IMG_20161014_090809_797.jpg

IMG_20161014_090821_565.jpg

IMG_20161014_090828_845.jpg

IMG_20161014_090838_178.jpg
 
#14
I messed up the whole bevel cut thing and had to tape and use to much glue on the hinges. I just cant seem to perform the magical bevel cut. Josh makes it look so easy, maybe I will try sanding next time...

I also noticed that hot glue doesn't stick very well to the water proof foam board. I'm using the regular white board next time and Minwaxing when done.
The difference between my first build and my second was quite a bit. Practice may not make perfect, but I guarantee it will help. Dollar Tree foam board is cheap. Get an extra sheet and make a couple three elevators. You can practice the "45" and the glue application technique. I have found through experience when Josh said get off as much glue as you can, he really means it. Your finished part will move up and down freely when finished. Keep at it. You'll get it.

Jim
 
#15
I messed up the whole bevel cut thing and had to tape and use to much glue on the hinges. I just cant seem to perform the magical bevel cut. Josh makes it look so easy, maybe I will try sanding next time...

I also noticed that hot glue doesn't stick very well to the water proof foam board. I'm using the regular white board next time and Minwaxing when done.
What temperature of glue gun are you using, and with which type of glue stick? The white foam board will absorb a lot of stuff so make sure to wipe off as much of the miniwax as you can after you have evenly applied it. I would think that if you use the right type of hot glue, it should stick just fine to the water proof foam board. That is what the foam board was designed for after all.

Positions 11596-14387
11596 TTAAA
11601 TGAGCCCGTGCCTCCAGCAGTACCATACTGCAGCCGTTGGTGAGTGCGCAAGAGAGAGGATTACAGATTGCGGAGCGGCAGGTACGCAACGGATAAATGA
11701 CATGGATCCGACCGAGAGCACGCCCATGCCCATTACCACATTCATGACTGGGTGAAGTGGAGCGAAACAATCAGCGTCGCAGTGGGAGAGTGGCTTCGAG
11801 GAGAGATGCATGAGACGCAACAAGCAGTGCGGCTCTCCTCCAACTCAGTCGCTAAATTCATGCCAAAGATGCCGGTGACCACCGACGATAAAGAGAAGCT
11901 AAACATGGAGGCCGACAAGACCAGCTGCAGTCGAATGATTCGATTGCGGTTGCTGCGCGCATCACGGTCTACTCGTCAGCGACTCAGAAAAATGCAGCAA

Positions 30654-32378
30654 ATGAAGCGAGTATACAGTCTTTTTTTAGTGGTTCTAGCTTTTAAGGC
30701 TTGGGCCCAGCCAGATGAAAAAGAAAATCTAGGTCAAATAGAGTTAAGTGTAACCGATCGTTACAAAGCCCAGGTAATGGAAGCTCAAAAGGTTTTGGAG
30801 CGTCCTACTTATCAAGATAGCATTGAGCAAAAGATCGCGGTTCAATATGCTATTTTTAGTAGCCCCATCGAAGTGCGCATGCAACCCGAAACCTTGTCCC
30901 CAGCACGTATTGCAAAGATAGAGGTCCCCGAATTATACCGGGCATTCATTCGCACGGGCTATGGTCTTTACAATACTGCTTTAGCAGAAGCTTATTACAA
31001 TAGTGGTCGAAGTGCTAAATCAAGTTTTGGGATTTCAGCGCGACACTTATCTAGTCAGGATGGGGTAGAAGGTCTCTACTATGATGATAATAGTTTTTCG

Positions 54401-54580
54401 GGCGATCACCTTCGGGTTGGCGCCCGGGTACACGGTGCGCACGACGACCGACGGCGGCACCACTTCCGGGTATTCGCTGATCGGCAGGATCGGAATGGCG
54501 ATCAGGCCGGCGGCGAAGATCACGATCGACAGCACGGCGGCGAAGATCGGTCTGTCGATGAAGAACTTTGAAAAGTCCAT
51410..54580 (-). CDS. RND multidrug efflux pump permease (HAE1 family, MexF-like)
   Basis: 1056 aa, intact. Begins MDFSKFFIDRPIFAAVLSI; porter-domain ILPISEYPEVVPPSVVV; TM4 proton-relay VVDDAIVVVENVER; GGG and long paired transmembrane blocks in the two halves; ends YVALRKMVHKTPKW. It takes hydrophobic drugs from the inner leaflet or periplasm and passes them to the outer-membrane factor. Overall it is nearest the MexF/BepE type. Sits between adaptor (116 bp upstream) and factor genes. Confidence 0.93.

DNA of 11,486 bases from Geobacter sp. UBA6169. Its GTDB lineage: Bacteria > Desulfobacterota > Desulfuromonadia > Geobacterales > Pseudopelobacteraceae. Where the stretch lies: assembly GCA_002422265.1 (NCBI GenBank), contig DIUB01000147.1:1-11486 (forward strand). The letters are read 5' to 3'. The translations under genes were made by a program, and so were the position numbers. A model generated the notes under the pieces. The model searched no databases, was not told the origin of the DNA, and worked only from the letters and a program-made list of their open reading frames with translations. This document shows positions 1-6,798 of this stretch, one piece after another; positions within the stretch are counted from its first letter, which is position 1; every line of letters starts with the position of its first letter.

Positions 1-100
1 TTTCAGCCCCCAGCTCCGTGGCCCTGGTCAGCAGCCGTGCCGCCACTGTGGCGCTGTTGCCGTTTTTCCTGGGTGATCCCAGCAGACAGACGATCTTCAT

nhk750

Aviation Enthusiast
#16
I like the repair method above, I will try that this weekend. My glue gun is the Adtech 100. I purchased it new, but have had problems with it leaking and jamming, making the building process very difficult. I just got a new 200 model that FT recommended and will try that with the next build. I think I did use too much glue. I got the glue sticks from FT, but they were really cloudy, so I just got some from Michaels that are totally clear and will try those next.

I may just build a new fus for the Storch, but will try the repair method first...

One nice thing about where I live is that there are Dollar Trees all over the place and foam board is cheap, probably cheaper than spending the labor trying to repair the damage.

Back to the control linkage rods, I might try his method, but I was worried about all that extra weight from making these. Probably ok on the bigger stuff that has a lot of torque like elevator surfaces, but I will see how the rods bend once I make a good hinge...

I sure am learning a lot.
 
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nhk750

Aviation Enthusiast
#17
IMG_2173.JPG

I did a combination of the above repair and a reinforcement on the tail I saw in another FT build video.
Kind of ugly, but she will fly again!

BTW, my wife says Im addicted to FT build videos...